The problem of evil is perhaps the greatest of all challenges to religious belief. The world in which we live contains many defects. Moral evils are abundant; we frequently inflict suffering upon one another. Natural evil is also all around us; even before we face the problems caused by other human beings, life is quite hard enough.
If there really were a God, would he not have prevented these evils from arising? Do not the defects of the world prove that it is not the product of a divine creator? How are we to reconcile what we know of the world with what we know of God? These questions are many of ones that people ask themselves. The problem of evil has been reconsidered, and reformulated, many times since. Many philosophers stated the problem is this:(1) If God exists then he is omnipotent, omniscient, and perfectly good.(2) If there were an omnipotent, omniscient, and perfectly good God, then evil would not exist.(3) Evil does exist. Therefore: (4) God does not exist.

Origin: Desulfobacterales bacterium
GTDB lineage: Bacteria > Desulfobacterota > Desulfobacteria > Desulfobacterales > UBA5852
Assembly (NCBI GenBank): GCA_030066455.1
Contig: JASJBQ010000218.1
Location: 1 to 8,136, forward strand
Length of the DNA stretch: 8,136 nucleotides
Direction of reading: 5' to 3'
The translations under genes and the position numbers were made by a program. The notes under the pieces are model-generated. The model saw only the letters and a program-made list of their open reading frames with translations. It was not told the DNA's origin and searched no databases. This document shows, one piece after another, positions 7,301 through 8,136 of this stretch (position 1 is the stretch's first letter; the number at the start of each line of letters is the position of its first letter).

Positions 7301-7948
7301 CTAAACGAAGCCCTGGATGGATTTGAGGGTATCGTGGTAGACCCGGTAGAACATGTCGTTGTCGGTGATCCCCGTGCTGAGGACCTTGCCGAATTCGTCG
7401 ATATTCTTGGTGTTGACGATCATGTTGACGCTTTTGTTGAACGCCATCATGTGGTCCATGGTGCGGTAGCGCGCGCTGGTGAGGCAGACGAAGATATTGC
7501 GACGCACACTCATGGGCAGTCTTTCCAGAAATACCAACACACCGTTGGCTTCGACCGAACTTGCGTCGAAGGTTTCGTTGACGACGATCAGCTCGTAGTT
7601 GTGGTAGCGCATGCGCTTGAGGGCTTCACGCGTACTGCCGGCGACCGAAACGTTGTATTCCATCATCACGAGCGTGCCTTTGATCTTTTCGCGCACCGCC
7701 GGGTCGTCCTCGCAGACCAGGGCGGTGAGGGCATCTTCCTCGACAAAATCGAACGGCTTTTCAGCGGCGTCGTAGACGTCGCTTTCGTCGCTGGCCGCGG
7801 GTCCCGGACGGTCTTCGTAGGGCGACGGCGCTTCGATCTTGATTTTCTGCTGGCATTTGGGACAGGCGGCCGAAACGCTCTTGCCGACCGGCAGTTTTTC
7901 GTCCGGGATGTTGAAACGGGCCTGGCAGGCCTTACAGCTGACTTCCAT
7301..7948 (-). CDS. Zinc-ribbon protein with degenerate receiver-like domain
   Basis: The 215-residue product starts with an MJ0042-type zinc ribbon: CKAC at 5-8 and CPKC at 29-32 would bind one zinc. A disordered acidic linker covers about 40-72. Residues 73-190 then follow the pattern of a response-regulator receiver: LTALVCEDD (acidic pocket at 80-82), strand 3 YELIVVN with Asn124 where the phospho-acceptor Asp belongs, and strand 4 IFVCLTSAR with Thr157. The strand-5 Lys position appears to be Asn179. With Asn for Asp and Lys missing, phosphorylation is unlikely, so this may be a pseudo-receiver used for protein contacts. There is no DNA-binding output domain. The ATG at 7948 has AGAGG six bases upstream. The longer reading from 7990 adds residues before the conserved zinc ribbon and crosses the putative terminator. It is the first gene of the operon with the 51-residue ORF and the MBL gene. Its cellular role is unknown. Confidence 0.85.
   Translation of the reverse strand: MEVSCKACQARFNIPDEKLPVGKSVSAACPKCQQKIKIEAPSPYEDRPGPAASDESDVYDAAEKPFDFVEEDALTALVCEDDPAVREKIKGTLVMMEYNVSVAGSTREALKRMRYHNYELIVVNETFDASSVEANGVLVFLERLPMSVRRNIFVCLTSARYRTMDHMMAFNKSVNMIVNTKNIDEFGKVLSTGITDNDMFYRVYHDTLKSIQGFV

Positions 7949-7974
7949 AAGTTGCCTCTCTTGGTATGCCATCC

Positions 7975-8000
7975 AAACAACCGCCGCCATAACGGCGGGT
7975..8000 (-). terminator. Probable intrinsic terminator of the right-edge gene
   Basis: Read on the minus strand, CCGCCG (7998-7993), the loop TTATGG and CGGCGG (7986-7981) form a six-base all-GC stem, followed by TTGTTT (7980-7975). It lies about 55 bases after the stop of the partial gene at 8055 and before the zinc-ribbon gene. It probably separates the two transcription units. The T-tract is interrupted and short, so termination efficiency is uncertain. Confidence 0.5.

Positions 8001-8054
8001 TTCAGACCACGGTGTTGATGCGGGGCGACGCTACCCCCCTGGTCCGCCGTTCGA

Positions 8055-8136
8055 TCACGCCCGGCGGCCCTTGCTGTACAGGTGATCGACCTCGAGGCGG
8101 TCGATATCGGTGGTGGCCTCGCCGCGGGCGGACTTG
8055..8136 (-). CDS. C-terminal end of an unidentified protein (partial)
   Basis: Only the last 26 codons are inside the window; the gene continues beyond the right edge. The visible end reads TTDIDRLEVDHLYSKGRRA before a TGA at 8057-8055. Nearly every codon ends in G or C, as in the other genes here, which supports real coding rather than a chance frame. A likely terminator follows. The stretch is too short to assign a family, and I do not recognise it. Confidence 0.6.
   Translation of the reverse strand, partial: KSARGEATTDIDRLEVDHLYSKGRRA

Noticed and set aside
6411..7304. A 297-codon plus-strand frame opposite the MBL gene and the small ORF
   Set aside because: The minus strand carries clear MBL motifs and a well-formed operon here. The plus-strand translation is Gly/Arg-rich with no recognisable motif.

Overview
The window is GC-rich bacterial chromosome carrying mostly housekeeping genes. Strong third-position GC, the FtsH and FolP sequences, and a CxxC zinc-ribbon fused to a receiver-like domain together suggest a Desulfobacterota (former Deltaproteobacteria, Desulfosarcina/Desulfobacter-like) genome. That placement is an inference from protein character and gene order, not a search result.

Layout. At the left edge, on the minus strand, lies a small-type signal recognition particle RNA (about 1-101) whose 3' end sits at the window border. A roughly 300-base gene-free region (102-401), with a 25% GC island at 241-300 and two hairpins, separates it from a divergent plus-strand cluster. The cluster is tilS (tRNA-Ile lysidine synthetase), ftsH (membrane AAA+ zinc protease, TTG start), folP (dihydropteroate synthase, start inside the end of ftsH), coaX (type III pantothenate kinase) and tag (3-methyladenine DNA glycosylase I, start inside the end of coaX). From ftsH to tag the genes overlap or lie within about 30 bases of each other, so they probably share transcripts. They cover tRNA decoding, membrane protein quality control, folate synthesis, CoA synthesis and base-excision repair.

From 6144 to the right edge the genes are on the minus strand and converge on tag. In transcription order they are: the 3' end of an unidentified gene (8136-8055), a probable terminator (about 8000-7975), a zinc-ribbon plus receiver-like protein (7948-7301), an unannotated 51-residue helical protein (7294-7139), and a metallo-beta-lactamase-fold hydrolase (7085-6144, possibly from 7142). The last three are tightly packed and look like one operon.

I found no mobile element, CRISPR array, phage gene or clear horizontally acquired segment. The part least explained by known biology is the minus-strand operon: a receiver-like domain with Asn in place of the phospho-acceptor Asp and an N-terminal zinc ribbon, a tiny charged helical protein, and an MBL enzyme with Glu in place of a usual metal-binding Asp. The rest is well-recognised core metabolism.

The problem of evil focuses on a very specific understanding of God’s nature. The god whose existence is called into question by the problem of evil is omnipotent (all-powerful), omniscient (all-knowing), and perfectly good. If a theist is willing to deny that God possesses any of these attributes, then he may be able to evade the problem. Some theists do indeed think along these lines.
The people question God’s omnipotence. God must, of course, be seen as very powerful. He need not, however, be seen as able to do absolutely anything. God’s power is limited, for example, by the laws of logic; God cannot make square circles. God’s power is also limited by his own moral nature; God cannot sin. It may be that God’s power, though great, is insufficient to prevent evil, at least without still greater loss.
Divine omniscience, too, is open to doubt. An open theism denies that God knows the future. The common complaint that God ought to have foreseen the evil that would come into the world, and...